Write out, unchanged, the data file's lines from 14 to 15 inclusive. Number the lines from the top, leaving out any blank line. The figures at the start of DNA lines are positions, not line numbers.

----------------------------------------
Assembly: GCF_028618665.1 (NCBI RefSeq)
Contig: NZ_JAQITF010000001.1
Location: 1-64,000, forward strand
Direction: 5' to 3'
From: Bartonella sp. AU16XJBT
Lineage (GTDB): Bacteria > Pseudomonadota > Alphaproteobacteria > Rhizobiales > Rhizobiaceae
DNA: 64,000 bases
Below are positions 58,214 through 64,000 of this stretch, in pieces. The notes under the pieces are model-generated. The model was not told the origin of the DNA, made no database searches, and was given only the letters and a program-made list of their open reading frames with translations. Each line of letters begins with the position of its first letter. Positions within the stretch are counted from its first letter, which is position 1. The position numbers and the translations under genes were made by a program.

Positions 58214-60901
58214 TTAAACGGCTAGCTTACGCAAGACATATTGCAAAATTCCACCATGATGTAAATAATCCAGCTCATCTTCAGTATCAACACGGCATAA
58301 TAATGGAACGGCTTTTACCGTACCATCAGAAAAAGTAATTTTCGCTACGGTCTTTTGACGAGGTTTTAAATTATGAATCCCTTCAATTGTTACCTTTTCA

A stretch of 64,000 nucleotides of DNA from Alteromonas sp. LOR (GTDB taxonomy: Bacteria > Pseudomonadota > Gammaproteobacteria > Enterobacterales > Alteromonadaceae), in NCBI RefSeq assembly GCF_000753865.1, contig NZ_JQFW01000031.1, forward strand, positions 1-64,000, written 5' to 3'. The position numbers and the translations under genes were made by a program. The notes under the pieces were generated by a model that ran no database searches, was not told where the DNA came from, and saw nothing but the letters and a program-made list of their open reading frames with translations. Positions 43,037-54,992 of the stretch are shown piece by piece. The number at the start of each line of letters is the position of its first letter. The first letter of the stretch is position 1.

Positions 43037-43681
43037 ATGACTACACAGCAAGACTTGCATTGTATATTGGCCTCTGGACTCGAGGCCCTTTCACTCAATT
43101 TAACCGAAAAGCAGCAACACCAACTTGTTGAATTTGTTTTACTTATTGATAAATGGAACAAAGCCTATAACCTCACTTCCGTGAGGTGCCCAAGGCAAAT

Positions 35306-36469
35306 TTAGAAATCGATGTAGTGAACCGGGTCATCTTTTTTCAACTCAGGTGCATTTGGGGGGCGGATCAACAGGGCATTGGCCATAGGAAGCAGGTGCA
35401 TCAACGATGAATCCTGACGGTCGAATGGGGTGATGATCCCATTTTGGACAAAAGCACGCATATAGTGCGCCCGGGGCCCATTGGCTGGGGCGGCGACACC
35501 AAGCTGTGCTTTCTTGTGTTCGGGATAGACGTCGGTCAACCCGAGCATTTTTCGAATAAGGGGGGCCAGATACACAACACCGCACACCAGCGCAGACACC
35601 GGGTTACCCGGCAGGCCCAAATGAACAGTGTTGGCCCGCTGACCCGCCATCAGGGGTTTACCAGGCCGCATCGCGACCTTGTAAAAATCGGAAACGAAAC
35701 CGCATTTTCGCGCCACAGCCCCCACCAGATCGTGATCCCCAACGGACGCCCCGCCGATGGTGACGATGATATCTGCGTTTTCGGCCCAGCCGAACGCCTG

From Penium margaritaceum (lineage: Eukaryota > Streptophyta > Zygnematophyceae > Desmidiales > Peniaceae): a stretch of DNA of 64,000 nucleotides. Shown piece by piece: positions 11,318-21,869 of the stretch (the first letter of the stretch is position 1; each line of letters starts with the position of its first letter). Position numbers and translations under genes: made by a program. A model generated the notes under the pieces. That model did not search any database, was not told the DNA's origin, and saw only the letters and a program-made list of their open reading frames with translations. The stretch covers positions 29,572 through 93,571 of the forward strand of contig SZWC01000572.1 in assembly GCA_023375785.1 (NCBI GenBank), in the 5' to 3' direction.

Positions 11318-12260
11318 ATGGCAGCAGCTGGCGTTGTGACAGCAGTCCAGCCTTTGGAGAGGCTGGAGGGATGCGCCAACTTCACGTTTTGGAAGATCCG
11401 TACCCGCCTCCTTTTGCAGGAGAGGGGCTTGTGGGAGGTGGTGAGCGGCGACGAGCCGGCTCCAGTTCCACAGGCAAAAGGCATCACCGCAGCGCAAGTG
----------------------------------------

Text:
43037 ATGACTACACAGCAAGACTTGCATTGTATATTGGCCTCTGGACTCGAGGCCCTTTCACTCAATT
43101 TAACCGAAAAGCAGCAACACCAACTTGTTGAATTTGTTTTACTTATTGATAAATGGAACAAAGCCTATAACCTCACTTCCGTGAGGTGCCCAAGGCAAAT